It was a great week with the Band and Friends of the Band. This marked the third biennial (i.e. every two years – I had to look it up) reunion of the Band that raised a bit of hell back in the mid to late sixties.
This year our “Headquarters” was in the Garden State, where the guitar player and I still reside. The venue was graciously provided by the unflappable Rich and Irene, longtime Friends of the Band. Their home served as party central, the meeting place for breakfasts and several other “feeds”. Most importantly, they allowed us to fill a major portion of their recreation room with drums, amps, keyboards, microphones, speakers and miles of wire.
Predictably, out first session contained a number of musical train wrecks, each of which was followed by pointing fingers and howls of laughter. During later sessions, things began to gel, and in several instances, we even sounded pretty OK. I alternated between playing guitar and drums, which was fun.
On our last night playing, our host and hostess were visited by their son, daughter-in-law and their little ten-month old daughter. Wanting to please our newest “audience” member, we played the theme from “Sesame Street,” “Twinkle, Twinkle Little Star”, “Do Re Mi” and a few others, including Frosty the Snowman (You can see that we’re not exactly flush with kid’s tunes – Besides, we’ll have snow in a month or so). The little girl, propped herself up at a coffee table, stared at us wide-eyed all the time, smiled constantly, jumped up and down and squealed with delight. Made us feel like the Beatles, she did.
In short, we played everything from corny tunes to some good things requiring all of us to wear our harmony hats. It was wonderful.
It wasn’t all music all the time. We spend lots of time doing other things, each of which turned out to be a veritable pisser.
New York City
One day we headed into New York City to see Jersey Boys. I had seen it once before, but I even liked it better the second time. There was something particularly fitting about five Jersey guys who played in a Jersey band in the sixties going to see Jersey Boys together. After the show, we went to Carmine’s in the Theater District, where the food is served “family style”, and we were served enough excellent Italian food to feed a Roman Legion.
Yeah, fishing. Go figure.
We spent one morning at a beautiful pond to see who could catch the biggest/most fish. This turned out to be quite a riot. It started when I realized that we had to stop to buy worms (ewwwwww), and I noticed that the worm store was right next to a Dunkin’ Donuts store.
“Yo, gimme three jelly donuts, three glazed, three crème-filleds and two dozen night crawlers”.
We were told that there were some serious bass lurking around in that pond, and I have no doubt that this guy or this guy would have hooked them, but our group collectively caught four teeny-weeny sunnies, proving beyond doubt that none of us can fish worth a damn. We did, however, have lots and lots of laughs.
Yeah, bowling. Go figure.
Why bowling, you ask? Patty, the keyboard player’s spouse (a native Hawaiian) used to like to bowl on Maui, but the last bowling alley in Maui closed due to lack of interest. So, we chose up teams, from the gang of twelve of us (none of has bowled in multiple decades) and descended upon a local bowling alley.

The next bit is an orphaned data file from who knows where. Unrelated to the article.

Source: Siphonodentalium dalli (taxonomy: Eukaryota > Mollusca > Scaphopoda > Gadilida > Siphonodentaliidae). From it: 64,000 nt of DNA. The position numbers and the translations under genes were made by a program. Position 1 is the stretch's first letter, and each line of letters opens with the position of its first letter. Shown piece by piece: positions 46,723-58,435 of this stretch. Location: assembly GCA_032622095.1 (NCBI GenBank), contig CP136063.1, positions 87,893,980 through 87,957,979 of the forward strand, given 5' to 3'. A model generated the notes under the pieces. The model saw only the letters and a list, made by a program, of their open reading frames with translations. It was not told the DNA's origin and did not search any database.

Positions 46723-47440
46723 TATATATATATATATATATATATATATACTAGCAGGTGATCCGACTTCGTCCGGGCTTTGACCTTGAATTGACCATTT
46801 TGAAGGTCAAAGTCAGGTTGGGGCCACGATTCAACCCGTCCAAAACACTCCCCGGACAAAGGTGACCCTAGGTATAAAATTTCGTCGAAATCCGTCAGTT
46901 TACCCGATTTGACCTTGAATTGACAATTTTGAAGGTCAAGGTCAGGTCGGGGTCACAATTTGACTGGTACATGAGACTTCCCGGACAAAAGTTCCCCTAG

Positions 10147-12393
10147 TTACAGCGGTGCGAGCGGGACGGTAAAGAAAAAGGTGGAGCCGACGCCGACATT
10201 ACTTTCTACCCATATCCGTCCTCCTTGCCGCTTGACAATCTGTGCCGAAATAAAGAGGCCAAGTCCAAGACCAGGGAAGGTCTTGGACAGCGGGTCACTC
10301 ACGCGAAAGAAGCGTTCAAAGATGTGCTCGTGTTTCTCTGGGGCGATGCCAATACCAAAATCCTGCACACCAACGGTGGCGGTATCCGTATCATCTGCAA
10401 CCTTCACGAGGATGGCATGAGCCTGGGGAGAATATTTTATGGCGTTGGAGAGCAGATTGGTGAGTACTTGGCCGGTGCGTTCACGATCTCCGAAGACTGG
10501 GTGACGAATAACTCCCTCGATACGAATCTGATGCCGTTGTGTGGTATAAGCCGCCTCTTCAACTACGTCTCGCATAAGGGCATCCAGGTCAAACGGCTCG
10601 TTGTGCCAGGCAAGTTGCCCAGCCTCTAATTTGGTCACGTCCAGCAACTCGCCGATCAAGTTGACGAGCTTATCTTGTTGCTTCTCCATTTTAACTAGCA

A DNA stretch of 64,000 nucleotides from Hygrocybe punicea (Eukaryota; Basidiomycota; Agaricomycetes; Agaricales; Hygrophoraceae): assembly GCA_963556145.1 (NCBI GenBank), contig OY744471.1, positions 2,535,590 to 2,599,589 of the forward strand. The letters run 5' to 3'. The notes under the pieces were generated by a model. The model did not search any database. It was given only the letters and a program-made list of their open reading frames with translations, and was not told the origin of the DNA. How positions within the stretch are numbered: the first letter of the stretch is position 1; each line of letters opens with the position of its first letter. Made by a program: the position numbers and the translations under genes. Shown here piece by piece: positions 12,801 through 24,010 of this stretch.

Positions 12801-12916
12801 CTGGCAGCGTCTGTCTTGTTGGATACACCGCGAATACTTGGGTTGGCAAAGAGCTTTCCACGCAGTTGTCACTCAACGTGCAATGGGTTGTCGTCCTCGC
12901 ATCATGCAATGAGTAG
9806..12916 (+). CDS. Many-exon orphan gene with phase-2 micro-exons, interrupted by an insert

After we all got our rental shoes from the rather confused looking bowling alley guy and each picked out a reasonably suitable alley ball, we were all set to start the fierce competition. Problem was that none of us knew how to work the computerized scoring system (Last time I bowled, we kept score with pencils and paper).
Once the bowling alley guy explained to us how to work the widget that automatically keeps score (I think he might have considered us a group of lunatics or morons), the competition began. It’s a good thing that the bowling alley was not crowded, because we were quite raucously competitive (and the daily drinking had not yet started).
Everyone pretty much stunk, but that didn’t lessen the fierceness of the competition, for we were playing for “prizes” and the Perpetual Purple Pig (a purple piggy bank), a trophy that would be held by the winning team until 2008, when the teams would again compete – sort of like the Stanley Cup, only purple – and a pig.
I was on the winning team, and Patty, our Team Captain, was presented the trophy for safekeeping until 2008.
Yeah, poker. Go figure.
One day, we staged a Texas Hold ‘Em Poker tournament, using play money. It didn’t matter that we used play money, because this too would be played for “prizes” (e.g. boxes of chocolate-covered macadamia nuts and chocolate-covered Kona coffee beans) and, of course, bragging rights. After the first couple was dusted, a demand was made that they be given money by each of the other players so they could continue to play. I remarked. Farookin’ Marxist Poker!! Hilarity ensued.
Turns out that, even despite the mandatory money re-distribution, Mrs. Parkway kicked everyone’s ass. I may set her up with a gig in Atlantic City.
The Ending and Plans for 2008.
Like all good things, the Reunion had finally come to an end, and it was again time for sentimental and lump-in-the-throat good byes. It’s wonderful to re-unite, but the parting is always hard. The good news is that this year’s reunion provided us with yet more things to laugh about when we get together again in 2008.
Oh yes, the 2008 Reunion will be held in Kona on the Big Island of Hawaii. YES!!!!!